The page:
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Paxil Injury Lawyer

What is Paxil?

Paxil (paroxetine) is prescription medication, in a class known as selective serotonin reuptake inhibitors or serotonin-specific reuptake inhibitors (more commonly known as "SSRIs"). Paxil was marketed by its maker, SmithKline Beecham (now GlaxoSmithKline, or simply "GSK"), in 1992, with indications for the treatment of adults suffering from generalized anxiety disorder ("GAD"); obsessive-compulsive disorder ("OCD"); panic disorder ("PD"); social anxiety ("SA"); and, most-specifically, major depression disorder ("MDD").

Since its emergence into the psychotropic pharmaceutical market, Paxil (and GSK's other forms of paroxetine, such as Paxil CR) have been further indicated for treatment of post-traumatic stress disorder ("PTSD"); social phobia/social anxiety disorder; and, premenstrual dysphoric disorder ("PMDD"); but, it has also been prescribed for unapproved/off-label treatment of such conditions as premature ejaculation; insomnia; diabetic neuropathy; chronic tension headaches; and, even, compulsive gambling.

Despite being perceived as a drug with such a wide range of prescription, it has been vehemently argued by multiple medical communities, such as the America College of Obstetricians and Gynecologists that, pregnant women, and those considering becoming pregnant, should avoid using Paxil, due to the nearly doubling of the potential for birth defects in those infants born to mothers who took Paxil during pregnancy.

How does Paxil Work?

The mechanism of Paxil's efficacy is akin to other SSRIs, in that, by inhibiting the neurotransmitter serotonin's re-uptake by the presynaptic cell in the neurological process, it thereby increases the volume of serotonin in the synaptic cleft (the area between the nerves), which leaves it available for the postsynaptic receptor instead. This process, theoretically, affects the neurological process by increasing the amount of serotonin transmitted, and thereby decreasing, among other things, depression, which has been, by some, identified as a symptom of inadequate serotonin transmission in neurological processes.

What are the Side-Effects of Paxil?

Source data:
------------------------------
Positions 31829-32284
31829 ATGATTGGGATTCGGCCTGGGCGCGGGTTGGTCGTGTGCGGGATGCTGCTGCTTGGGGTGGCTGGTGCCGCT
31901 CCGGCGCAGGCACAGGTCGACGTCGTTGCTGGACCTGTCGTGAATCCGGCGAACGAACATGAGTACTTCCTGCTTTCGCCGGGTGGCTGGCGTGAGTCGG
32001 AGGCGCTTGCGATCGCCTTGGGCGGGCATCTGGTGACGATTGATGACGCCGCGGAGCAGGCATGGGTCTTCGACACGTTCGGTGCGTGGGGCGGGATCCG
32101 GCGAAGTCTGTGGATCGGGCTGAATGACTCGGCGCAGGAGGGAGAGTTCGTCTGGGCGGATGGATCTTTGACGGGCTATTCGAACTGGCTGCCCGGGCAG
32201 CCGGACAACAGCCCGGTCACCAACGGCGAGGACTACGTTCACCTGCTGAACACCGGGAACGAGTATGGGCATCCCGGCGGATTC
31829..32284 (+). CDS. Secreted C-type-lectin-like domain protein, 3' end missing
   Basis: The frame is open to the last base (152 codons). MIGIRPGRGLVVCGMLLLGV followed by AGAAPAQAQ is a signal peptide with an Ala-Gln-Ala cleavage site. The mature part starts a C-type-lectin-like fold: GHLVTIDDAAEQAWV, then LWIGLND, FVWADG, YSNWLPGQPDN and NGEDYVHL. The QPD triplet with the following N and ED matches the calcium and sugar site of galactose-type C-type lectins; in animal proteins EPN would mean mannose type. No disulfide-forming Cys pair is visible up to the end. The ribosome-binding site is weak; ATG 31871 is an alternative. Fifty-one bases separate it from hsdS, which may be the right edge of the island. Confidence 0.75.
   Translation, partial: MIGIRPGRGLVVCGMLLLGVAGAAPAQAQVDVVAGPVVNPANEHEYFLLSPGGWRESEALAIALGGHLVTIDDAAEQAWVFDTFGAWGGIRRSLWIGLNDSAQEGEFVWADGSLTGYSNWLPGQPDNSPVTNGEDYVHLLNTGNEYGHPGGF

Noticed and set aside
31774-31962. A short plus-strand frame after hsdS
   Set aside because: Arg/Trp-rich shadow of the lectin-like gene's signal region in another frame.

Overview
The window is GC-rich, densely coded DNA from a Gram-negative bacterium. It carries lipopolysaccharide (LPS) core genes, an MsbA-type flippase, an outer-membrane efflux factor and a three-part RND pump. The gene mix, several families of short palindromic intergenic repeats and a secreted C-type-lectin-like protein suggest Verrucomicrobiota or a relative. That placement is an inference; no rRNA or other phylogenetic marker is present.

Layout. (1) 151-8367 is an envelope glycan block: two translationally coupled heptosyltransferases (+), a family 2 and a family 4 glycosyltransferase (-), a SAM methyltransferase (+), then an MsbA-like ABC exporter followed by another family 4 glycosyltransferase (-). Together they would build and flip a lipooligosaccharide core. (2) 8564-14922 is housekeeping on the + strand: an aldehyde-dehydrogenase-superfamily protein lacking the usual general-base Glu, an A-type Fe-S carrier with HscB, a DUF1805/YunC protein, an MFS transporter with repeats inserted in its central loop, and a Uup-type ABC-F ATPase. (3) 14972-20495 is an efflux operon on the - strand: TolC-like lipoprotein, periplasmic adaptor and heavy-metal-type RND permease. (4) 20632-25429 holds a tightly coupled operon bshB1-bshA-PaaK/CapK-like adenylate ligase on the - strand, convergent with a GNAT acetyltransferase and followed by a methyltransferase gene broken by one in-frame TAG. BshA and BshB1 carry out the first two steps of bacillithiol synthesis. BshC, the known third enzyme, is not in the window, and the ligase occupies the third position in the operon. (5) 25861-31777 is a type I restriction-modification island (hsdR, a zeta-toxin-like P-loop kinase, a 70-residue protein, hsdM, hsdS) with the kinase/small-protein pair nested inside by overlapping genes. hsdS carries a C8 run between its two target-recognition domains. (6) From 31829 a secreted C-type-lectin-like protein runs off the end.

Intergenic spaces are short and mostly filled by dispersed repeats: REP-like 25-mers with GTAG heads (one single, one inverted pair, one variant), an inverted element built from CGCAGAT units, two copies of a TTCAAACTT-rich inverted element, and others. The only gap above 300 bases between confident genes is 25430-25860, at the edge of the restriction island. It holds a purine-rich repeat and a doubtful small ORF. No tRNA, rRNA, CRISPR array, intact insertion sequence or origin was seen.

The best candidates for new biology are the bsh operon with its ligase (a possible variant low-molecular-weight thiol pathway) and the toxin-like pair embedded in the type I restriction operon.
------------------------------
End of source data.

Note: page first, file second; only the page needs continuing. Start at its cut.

The general, common, side-effects of Paxil, like other SSRIs, include, but are not limited to:

  • nausea;
  • asthenia (weakness);
  • sweating;
  • insomnia;
  • dry mouth;
  • constipation;
  • tremors;
  • high blood pressure;
  • headache;
  • agitation;
  • impaired memory;
  • akathisia (restless leg syndrome);
  • paresthesia (tingling, or pricking numbness);
  • somnolence (drowsiness);
  • sexual side-effects (such as decreased desire);
  • significant weight gain;
  • Mania (a highly excited state of mind, marked by delusional or fanciful thoughts);
  • hypomania (an extreme form of mania);
  • activation syndrome;
  • increased risk of suicidal thoughts; and,
  • increased risk of self-harm.

Most startling though, are the side-effects potentially suffered by the unborn children of women who have been prescribed, and taken Paxil during their pregnancy, which, include Cardiovascular defects.

In fact, studies have shown that infants exposed to Paxil, while in utero, have almost double the chance of being born with a congenital, cardiovascular birth defect, when compared to those not exposed.

Legal Help for Paxil Victims

If you or a loved one have used Paxil and believe that you or your child suffered medical injuries as a result, contact a Paxil Attorney at the Finz firm now at (855) TOP-FIRM or complete the Free Paxil Case Evaluation form to find out how the Finz law firm can help you.

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